The closest observers of the tumult at OpenAI tell a consistent story about why Altman was brought back—for-profit interests overtook the nonprofit. “[I]t was a bargaining sort of negotiation between OpenAI’s small board of directors versus Sam Altman and his sort of allies, as well as Microsoft,” said New York Times reporter Mike Isaac, summarizing the consensus view.[11]

Bloomberg financial commentator Matt Levine concludes that events established that “Microsoft can tell OpenAI’s board what to do even without having a board seat.”[12]

We readily acknowledge that it is not completely clear what OpenAI’s new organizational structure and arrangement is—a lack of clarity that is exacerbated by the fact that OpenAI frequently does not distinguish in its public statements between the non-profit and for-profit entities. But the publicly available facts at a minimum raise profound questions about whether the non-profit entity operates independently and controls the for-profit, or whether the for-profit entity is now effectively controlling the nonprofit (or, relatedly, if the nonprofit now sees profit-making as its primary purpose). We urge you to investigate this question. If the for-profit exerts effective control over the nonprofit, it follows that the nonprofit is no longer serving its public, nonprofit purpose, and should be dissolved.

In the event of dissolution—whether voluntary or involuntary—all charitable assets must be disgorged, with OpenAI Inc.’s assets transferred to another charitable enterprise. 

State and federal law are clear that charitable assets must be permanently dedicated to a charitable purpose.[13]  The California Supreme Court has explicitly held that all assets held by a corporation organized for charitable purposes are deemed to be held in trust for that declared purpose, “as effectively as though the assets had been accepted from a [donor] who had expressly provided in the instrument evidencing the gift that it was to be held in trust solely for such charitable purposes.”[14] Accordingly, in the event of dissolution, your office must require disgorgement of all of OpenAI, Inc.’s assets.

The conversion of charitable healthcare organizations to for-profit entities provides a blueprint: When Blue Cross of California transferred its assets to a for-profit subsidiary, the State intervened to protect the interest of Californians and required distribution of all non-profit assets—over $3.2 billion—to charitable grant-making healthcare foundations.[15]

If your investigation shows that dissolution of OpenAI, Inc. is called for, or if OpenAI chooses to undergo a voluntary conversion, [16] the same process should be followed, beginning with a full assessment of OpenAI, Inc.’s considerable assets. Those assets include those publicly reported by the non-profit—approximately $18.5 million according to the most recent public information.[17]

Much more consequential is OpenAI’s ownership and control of its associated for-profit entity, Open AI Global, LLC, and its right to future profits and technology from the company. Exactly how to value this bundle of property rights is unclear and we encourage your office to explore these issues now.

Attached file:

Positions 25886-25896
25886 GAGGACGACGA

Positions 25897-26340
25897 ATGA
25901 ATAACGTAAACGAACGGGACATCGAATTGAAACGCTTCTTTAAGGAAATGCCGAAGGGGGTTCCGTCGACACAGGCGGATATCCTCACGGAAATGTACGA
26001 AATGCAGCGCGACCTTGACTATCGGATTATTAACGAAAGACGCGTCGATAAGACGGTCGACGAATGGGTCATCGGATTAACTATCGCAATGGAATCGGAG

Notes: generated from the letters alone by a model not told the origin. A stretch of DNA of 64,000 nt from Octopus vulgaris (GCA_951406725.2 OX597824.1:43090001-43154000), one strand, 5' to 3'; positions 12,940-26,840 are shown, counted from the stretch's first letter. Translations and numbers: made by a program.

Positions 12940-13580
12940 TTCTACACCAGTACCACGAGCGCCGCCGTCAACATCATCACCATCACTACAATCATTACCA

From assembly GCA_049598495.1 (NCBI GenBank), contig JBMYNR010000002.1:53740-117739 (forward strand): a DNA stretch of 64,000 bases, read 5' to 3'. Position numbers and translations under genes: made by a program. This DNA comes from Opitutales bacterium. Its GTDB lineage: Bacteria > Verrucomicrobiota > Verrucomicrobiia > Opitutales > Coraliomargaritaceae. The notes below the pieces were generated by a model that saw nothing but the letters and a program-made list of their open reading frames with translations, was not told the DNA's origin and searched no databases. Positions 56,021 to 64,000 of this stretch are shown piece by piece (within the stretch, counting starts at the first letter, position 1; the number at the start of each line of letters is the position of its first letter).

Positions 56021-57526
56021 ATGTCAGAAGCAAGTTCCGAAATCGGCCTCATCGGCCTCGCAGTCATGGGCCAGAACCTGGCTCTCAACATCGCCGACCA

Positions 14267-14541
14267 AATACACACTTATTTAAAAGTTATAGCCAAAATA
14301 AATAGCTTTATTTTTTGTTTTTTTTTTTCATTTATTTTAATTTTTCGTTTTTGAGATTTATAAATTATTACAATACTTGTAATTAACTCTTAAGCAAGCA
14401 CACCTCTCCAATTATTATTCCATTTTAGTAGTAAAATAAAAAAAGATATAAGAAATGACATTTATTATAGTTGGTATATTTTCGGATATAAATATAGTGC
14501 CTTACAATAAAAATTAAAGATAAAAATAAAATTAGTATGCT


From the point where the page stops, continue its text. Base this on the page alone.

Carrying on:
At the time of the organizational tumult, Open AI Global, LLC was valued at $86 billion in connection with a sale of employee stock.[18]  Recent reporting suggests that it may now have a valuation upwards of $100 billion.[19] OpenAI’s organizational chart indicates that it has an ownership stake in the for-profit, but it is not clear to us exactly what that share is. Whatever the face value of its percentage stake in the for-profit, the valuation of the nonprofit should almost certainly be much higher. We think these factors, among others, are relevant:

  • Whatever its ownership stake, the non-profit entity by design has complete control over the for-profit. (According to OpenAI: “the for-profit subsidiary is fully controlled by the OpenAI Nonprofit. We enacted this by having the Nonprofit wholly own and control a manager entity (OpenAI GP LLC) that has the power to control and govern the for-profit subsidiary.”[20]) Thus, in a conversion, the non-profit should be entitled, at minimum, to the valuation of a control premium—an amount based on the overall value of the corporation, not the non-profit’s ownership stake.
  • The control premium in this instance should be valued above the standard measures in for-profit acquisitions; here the change in control involves not just the power of the new control agents to make different management decisions but the ability to re-orient the business enterprise to the pursuit of profit. In the current arrangement, investors are literally warned to treat their investments as if they were donations. The operating agreement of the for-profit declares that “The Company exists to advance OpenAI, Inc.’s mission of ensuring that safe artificial general intelligence is developed and benefits all of humanity. The Company’s duty to this mission and the principles advanced in the OpenAI, Inc. Charter take precedence over any obligation to generate a profit.”[21] After conversion, this restriction would no longer be in place (or, if it remained, could be revised at any time, and it would be reasonable to expect for-profit investors to do so). This change may dramatically increase the valuation of the for-profit company.
  • The current valuation of the for-profit reflects that it is a capped-profit entity. Profits for first-round investors were capped at 100 times the initial investment and OpenAI indicated that the cap would be lower in future rounds.[22] We believe the non-profit effectively has a right to all profits above the capped profit returns to investors, and that these potential profits are not reflected fully in the present valuation.